Ireland“The Department of Education has lowered the eligibility criteria for a scheme which enables asylum seeker students to go on to third level education here. The change comes amid criticism that the programme was too restrictive. School leavers applying to the Student Support Scheme must now have spent three years in the Irish education system, as opposed to five years as was previously required …” (more)

[Emma O Kelly, RTÉ News, 4 June]

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Ministers announce Student Support Scheme for Asylum Seekers to continue for coming year

Posted in Fees, access and admissions on June 4th, 2019 by steve

Ireland“The Minister for Education and Skills Joe McHugh TD together with the Minister of State for Higher Education Mary Mitchell O’Connor TD today (4 June, 2019) announced a grant support scheme for asylum seekers in third level education will continue for 2019/20. The Pilot Student Support Scheme, which was introduced in 2015, will be open for prospective students who are in the broad international protection system …” (more)

[Department of Education and Skills, 4 June]

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Number of students sitting Leaving Cert surges to highest level in 15 years thanks to Millennium ‘baby boom’

Posted in Fees, access and admissions on June 4th, 2019 by steve

Ireland“Leaving Cert candidate numbers have surged to their highest level in 15 years, with a hike in ambitious students planning to sit subjects at ‘honours’ level. The baby boom children from the turn of the millennium are now reaching the end of their school years, meaning entries are up 3% …” (more)

[Katherine Donnelly, Independent, 4 June]

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Extending the Admissions Feasibility Study Isn’t Enough – College Must Helm National Change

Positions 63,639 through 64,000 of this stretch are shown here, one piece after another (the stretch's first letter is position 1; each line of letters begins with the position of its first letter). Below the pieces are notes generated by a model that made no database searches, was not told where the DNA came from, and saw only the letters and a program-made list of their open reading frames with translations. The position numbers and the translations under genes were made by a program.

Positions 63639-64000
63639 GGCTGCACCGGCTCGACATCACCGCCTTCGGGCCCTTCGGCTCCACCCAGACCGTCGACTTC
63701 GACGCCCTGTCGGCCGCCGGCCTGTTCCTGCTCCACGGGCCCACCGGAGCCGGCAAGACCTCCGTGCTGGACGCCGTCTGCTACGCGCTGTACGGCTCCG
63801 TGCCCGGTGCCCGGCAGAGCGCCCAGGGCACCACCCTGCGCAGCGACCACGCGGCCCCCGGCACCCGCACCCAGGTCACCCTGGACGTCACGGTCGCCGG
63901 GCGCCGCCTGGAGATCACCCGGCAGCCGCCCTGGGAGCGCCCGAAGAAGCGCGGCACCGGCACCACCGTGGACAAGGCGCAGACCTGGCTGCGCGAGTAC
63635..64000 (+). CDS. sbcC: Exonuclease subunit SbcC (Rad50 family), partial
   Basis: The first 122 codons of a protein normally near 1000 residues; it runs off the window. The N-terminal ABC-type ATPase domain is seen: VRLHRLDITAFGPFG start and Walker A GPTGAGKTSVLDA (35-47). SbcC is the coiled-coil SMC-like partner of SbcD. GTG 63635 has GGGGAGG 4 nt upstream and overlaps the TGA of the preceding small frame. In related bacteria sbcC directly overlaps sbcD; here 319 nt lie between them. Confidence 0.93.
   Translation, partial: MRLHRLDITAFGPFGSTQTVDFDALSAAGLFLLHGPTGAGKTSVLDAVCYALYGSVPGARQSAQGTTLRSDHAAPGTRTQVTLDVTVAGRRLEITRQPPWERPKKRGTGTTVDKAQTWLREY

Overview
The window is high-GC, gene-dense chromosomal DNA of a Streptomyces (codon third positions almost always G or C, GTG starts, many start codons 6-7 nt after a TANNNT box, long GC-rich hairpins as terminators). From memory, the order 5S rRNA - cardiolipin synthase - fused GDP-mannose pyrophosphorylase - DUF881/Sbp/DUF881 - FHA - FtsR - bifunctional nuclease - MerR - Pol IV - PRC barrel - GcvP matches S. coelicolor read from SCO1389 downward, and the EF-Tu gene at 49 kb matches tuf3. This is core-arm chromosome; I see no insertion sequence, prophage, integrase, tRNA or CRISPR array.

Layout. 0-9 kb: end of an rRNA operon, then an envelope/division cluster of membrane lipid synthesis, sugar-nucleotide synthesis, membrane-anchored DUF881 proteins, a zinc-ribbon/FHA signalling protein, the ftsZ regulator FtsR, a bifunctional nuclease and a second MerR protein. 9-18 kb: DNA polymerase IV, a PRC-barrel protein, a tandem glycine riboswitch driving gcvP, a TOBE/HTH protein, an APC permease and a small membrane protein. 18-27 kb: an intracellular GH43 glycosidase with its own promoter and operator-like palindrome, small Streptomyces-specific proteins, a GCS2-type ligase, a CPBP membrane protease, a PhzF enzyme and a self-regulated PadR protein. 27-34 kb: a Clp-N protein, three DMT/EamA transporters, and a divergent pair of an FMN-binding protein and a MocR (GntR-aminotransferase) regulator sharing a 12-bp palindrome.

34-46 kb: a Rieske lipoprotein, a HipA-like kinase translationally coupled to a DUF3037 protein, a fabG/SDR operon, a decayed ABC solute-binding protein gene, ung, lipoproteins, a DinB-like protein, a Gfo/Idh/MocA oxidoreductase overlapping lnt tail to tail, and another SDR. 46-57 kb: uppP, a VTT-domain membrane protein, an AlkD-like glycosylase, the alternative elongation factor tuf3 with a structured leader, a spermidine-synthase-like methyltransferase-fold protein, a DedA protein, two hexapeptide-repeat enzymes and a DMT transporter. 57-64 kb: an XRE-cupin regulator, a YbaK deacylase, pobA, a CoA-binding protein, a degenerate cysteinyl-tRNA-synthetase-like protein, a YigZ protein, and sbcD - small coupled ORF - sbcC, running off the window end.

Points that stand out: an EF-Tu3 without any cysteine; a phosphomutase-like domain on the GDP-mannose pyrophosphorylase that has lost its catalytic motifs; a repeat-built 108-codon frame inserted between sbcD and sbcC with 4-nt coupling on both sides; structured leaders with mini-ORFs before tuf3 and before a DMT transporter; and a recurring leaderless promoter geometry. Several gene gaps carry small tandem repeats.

Posted in Fees, access and admissions on June 4th, 2019 by steve

Ireland“In April, when The University Times first revealed that the College was considering scrapping its admissions feasibility study, many students were predictably unhappy. Why, some asked, was Trinity planning to do away with a system that offered a precious alternative to some – if arguably not enough – incoming students? This week, The University Times reported that University Council has decided to extend the scheme by a further two years …” (more)

[University Times, 3 June]

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College Extends Admissions Feasibility Study Until 2021

Posted in Fees, access and admissions on June 4th, 2019 by steve

Ireland“College will extend its admissions feasibility study for another two years, after questions over its future were raised earlier this year. Trinity’s admission’s feasibility study offers places in certain courses based on criteria other than CAO points, including the relative rank of a student in their second-level class …” (more)